Women are 69% more likely to catch tuberculosis (TB) in the first six months after they give birth, according to a major new study.
Scientists from the Health Protection Agency (HPA) and the University of East Anglia examined the medical records of more than 190,000 women over 12 years.
The study, published in the American Journal of Respiratory and Critical Care Medicine, found that during pregnancy women were not at a significantly higher risk of TB. However, in the first six months after pregnancy their risk was much higher.
Overall the researchers calculated that the rate of TB among pregnant and postnatal women was 15.4 per 100,000, compared to 9.1 per 100,000 outside of pregnancy.
Despite the study finding that there was no marked increase of risk during pregnancy, Dr Dominik Zenner, a consultant in public health at the HPA who authored the report, explained that mums-to-be are still thought to be at more risk than the general population.
“The risk during pregnancy is nonetheless likely to be increased,” Dr Zenner said. “This is in keeping with the observation that pregnant women are disproportionately affected by other respiratory illnesses such as flu.”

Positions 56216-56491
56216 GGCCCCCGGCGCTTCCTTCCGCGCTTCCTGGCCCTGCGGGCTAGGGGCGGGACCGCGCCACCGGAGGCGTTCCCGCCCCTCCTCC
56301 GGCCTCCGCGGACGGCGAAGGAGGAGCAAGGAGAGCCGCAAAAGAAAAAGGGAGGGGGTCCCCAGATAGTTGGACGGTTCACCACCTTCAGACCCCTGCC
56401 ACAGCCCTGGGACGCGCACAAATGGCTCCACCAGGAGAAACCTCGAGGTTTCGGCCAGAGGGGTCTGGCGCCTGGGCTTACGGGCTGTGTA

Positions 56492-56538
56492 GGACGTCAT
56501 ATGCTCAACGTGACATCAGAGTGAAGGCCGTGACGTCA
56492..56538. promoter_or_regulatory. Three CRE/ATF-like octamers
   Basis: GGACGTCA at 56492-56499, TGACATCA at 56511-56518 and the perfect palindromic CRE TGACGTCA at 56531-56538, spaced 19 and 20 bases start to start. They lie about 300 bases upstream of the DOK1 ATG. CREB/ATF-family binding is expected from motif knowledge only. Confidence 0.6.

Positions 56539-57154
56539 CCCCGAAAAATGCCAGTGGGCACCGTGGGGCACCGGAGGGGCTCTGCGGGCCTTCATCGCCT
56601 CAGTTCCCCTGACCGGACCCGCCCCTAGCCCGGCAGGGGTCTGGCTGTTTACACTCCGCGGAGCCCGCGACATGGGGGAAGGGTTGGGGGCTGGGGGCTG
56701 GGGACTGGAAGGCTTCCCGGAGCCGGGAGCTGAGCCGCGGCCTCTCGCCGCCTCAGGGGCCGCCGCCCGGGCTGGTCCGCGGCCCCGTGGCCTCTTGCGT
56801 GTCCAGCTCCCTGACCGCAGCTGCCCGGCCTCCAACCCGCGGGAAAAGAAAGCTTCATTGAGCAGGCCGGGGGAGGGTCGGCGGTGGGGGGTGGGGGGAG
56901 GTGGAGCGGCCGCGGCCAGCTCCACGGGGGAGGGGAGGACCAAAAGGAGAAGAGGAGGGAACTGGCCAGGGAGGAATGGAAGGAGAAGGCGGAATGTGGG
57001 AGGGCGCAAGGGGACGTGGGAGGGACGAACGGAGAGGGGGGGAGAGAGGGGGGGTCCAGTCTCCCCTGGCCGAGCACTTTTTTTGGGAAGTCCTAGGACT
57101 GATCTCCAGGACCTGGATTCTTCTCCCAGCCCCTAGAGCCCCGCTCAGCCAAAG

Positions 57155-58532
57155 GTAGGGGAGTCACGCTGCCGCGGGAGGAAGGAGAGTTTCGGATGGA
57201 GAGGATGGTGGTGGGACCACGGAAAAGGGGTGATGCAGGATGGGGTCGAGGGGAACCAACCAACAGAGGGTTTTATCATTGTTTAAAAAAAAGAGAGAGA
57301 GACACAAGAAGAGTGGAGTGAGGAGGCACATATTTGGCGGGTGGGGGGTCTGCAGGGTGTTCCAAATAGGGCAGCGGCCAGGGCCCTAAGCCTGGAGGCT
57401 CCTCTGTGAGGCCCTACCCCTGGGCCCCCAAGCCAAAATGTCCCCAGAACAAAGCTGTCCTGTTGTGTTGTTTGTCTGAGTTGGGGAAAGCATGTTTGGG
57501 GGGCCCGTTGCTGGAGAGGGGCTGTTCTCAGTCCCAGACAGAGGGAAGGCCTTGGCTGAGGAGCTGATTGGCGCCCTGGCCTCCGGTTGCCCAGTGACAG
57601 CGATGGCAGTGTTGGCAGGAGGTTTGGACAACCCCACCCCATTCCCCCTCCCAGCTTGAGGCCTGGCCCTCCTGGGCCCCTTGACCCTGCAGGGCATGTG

“The reason why more postnatal women were diagnosed with TB than pregnant women could be because the TB infection wasn’t picked up during pregnancy.”
According to the latest figures from the HPA, 8,483 cases of TB were diagnosed last year. TB is a contagious bacterial disease that is spread when an infected person coughs or sneezes. Symptoms to watch out for include a persistent cough, night sweats, fever, weight loss and blood in your phlegm or spit.
Professor Ibrahim Abubakar, head of TB surveillance at the HPA and a specialist in infectious diseases at the University of East Anglia, said: “Early diagnosis and appropriate treatment is essential. TB is a preventable and treatable condition but, if left untreated, can be life threatening.”
If you are worried you should contact your GP.
More health news…
• Pregnant women in North East encouraged to get flu jab
• Psychosis after birth – just how many mums suffer from it?
• New guidelines for flat head syndrome